At 07:54 PM 9/29/2008, Pirritano, Matthew wrote:
>The model is longitudinal. Baseline to 5 years of data. There are
>about 150 couples that we have data for at 5 years, starting with about 1000.
That's a repeated-measures study, unbalanced since you have varying
numbers of observations per subject. The proper generalization of
regression is a mixed-effects model, for which you need the MIXED
module in SPSS.
>Looking at the use of different coping strategies for men and women
>who are undergoing infertility treatments. The questions have
>already been combined into composites.
Is, then, the questionnaire intended to elicit the coping strategies
used, with composites for each of the coping strategies, as you
>Using the log transformed variables drastically reduces the
>chi-square for the model from over 3000 to around 1200. And I know
>that these types of developmental models often follow such a trend.
>That the log transformed relationship is more likely than a quadratic model.
At the point you, the subject specialist, know more than I, a
methodologist; especially, a methodologist who doesn't know the
study, nor anything about the subject. (I'd never work that blind, if
I had more responsibility than as a source on the list.)
You haven't even said what is your dependent variable or variables,
nor what are your independents.
>I'm talking to my collaborator tonight. I have prepared all of the
>logarithmic models. Maybe it makes sense to just forget about
>interpreting the betas and just go with the effects?
To emphasize again: Whatever transformation you carry out, implies a
certain form of model. Make sure you understand what that model is;
can describe it in your publication; and can argue that it is
>The log transformed relationship is more likely than a quadratic model.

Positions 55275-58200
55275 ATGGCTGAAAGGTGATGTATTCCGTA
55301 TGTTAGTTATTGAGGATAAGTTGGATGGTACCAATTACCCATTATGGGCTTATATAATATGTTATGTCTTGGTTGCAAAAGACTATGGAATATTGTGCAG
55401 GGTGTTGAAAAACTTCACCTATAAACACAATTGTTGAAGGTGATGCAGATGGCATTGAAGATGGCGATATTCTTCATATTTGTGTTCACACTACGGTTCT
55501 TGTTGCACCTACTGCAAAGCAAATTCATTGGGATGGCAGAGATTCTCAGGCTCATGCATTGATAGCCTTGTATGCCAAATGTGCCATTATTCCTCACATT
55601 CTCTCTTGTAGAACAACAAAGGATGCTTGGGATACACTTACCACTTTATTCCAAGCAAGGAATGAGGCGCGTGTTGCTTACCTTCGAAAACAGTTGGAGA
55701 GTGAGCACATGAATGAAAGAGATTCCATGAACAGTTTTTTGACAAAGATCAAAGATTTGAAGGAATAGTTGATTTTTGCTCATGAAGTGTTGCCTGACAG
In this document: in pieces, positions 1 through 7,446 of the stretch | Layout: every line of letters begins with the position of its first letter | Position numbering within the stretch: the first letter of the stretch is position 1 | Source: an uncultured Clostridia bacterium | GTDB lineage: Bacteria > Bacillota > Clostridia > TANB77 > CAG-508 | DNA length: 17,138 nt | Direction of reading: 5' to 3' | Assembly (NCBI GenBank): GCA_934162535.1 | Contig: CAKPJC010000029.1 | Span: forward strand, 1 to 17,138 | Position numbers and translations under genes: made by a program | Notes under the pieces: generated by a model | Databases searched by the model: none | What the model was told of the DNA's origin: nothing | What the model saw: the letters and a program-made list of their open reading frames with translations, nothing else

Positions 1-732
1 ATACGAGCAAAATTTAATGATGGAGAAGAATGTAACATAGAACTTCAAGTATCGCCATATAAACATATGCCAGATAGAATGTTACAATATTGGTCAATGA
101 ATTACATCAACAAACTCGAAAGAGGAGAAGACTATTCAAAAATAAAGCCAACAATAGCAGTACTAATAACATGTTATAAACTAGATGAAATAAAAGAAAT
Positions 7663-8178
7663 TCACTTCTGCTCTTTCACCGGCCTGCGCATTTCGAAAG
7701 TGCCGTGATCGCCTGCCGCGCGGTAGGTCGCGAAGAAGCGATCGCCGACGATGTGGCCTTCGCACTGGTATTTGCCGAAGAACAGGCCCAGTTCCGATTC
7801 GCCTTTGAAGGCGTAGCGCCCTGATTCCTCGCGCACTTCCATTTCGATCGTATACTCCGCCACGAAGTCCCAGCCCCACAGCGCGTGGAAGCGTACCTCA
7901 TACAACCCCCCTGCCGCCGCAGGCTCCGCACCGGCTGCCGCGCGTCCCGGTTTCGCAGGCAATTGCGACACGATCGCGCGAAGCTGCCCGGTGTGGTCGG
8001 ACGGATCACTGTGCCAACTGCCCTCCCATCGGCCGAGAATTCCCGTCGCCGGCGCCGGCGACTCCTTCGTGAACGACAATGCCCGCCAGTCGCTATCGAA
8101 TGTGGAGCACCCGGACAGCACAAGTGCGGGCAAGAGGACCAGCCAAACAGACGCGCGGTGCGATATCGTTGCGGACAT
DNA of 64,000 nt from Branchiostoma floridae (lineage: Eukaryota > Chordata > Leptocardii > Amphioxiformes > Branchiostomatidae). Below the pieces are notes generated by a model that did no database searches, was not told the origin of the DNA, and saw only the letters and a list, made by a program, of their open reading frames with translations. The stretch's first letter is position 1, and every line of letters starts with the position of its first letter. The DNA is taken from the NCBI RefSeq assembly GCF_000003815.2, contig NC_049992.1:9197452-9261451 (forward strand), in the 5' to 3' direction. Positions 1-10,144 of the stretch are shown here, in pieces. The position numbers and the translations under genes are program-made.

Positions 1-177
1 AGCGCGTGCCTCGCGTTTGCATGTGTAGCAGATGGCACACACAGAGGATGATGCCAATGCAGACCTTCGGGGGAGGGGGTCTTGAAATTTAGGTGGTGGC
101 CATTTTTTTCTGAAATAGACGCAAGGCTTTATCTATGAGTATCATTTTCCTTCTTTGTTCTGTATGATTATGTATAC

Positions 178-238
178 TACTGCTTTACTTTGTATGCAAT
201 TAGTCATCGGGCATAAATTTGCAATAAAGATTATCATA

Good; so you do have theoretical support.
Do think about >what< you are transforming. Log-transforming the
dependent variable, only, implies an exponential-growth model
(skipping over independent variables other than time). Such models
are often appropriate.
But, log-transforming independent >and< dependent variables implies a
product-of-powers model. Those are much less common. If you can argue
that it is appropriate in your case, go ahead. See a statistical
consultant, about precautions to estimate such models accurately.
There are pitfalls more subtle than dealing with 0 values.
>I suppose I could go back to the quadratic model, maybe I just got
>lured in by the ln model, and the quadratic wasn't that bad.
Again, if you have something like an exponential-growth model, fine.
If you have a product-of-powers model, fine, >if you have justification<.
>The really unpleasant thing about the quadratic model is how to
>create quadratic interaction terms! Don't you need to include the
>linear interaction (X times Covariate) and the quadratic version
>(Xsquared time Covariate) in order to look at the curvilinear effect
>of the quadratic interaction term.
It sounds like you're distinguishing two classes of independent
variables: whatever X is, and the covariates. I've been writing
without that distinction.
If X is a dependent variable of the first kind, and C is a covariate,
the quadratic terms are X**2; C**2; and X*C. Not X**2*C, which is a
third-order term. (Add the exponents of all the factors.)
But you don't have to estimate a >saturated< quadratic model, with
all second-order terms. You can include quadratic terms for only
those variables where you expect a curvilinear effect; and
cross-terms ('interaction terms') for only those pairs of variables
where you expect an interaction.
And here, your knowledge of your study must take over.
-Onward, in peace,
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